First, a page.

A repertory play could not be more topical: the environmental scandals close to home, the manipulative mechanisms of political decision-making, the struggles of whistle-blowers... Ibsen’s An Enemy of the People analyses it all. But his wry comedy also shows the personal consequences of fighting for one's ideals
Doctor Thomas Stockman discovers that the water at the spa in his town is extremely polluted and is causing the visitors to become deathly ill. In the interest of public health, he wants to publicize his findings. He asks the local authorities to intervene. His brother, Peter Stockman, is the mayor of the town. He has his reservations. Publicizing the news will have incalculable economic consequences for the town. What’s more, the townspeople will be left footing the bill.
The clash between a fiery idealist and a pragmatic politician turns into a municipal war between the rightness of one person and the ‘common sense’ of the masses. Science versus politics. What is the value of truth? And how far do you go in support of your convictions? Simmering beneath this conflict over the common good is the competition and personal strife between two brothers.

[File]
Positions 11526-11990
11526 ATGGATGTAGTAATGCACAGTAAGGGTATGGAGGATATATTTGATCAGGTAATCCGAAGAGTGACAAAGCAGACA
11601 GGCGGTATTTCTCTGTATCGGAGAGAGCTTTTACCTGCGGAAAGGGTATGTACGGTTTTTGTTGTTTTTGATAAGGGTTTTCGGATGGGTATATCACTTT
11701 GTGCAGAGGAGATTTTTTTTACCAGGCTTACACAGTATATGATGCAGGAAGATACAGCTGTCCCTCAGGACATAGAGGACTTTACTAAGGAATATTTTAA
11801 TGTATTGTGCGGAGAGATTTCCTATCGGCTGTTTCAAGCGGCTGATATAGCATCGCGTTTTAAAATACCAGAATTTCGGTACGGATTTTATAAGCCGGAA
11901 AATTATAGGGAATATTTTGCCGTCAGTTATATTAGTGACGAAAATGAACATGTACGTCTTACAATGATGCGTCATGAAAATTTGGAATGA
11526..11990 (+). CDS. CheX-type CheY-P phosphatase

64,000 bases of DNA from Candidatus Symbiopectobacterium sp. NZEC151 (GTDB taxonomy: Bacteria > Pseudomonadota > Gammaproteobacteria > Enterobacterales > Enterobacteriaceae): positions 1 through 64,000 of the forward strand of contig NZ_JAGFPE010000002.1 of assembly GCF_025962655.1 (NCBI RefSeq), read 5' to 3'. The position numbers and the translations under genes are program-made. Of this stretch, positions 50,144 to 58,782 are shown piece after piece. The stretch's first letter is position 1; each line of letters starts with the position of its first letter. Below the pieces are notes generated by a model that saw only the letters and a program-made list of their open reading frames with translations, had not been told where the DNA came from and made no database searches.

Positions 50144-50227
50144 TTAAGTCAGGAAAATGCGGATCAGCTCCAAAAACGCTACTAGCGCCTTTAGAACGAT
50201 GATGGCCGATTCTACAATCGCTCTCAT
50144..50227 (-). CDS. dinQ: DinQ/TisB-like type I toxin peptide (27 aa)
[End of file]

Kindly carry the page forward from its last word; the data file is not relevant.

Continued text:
Vijand van het volk (An Enemy of the People, Henrik Ibsen, 1882) describes both a social crisis and a family crisis. This timeless, wry comedy evokes burningly topical echoes of recent environmental scandals close to home and whistle-blower affairs. It mercilessly shows the manipulative mechanisms of behind-the-scenes decision-making, and the scheming in the corridors.
For this classic, Olympique Dramatique works with a cast that spans three generations.
With seventeen years under their belts and at least five more years lying ahead, the two Olympique Dramatique stalwarts undeniably are established names within Toneelhuis. Although Stijn Van Opstal’s beard is considerably greyer than in 2006, Van Opstal and his comrade Tom Dewispelaere are still what they have always been: actors through and through.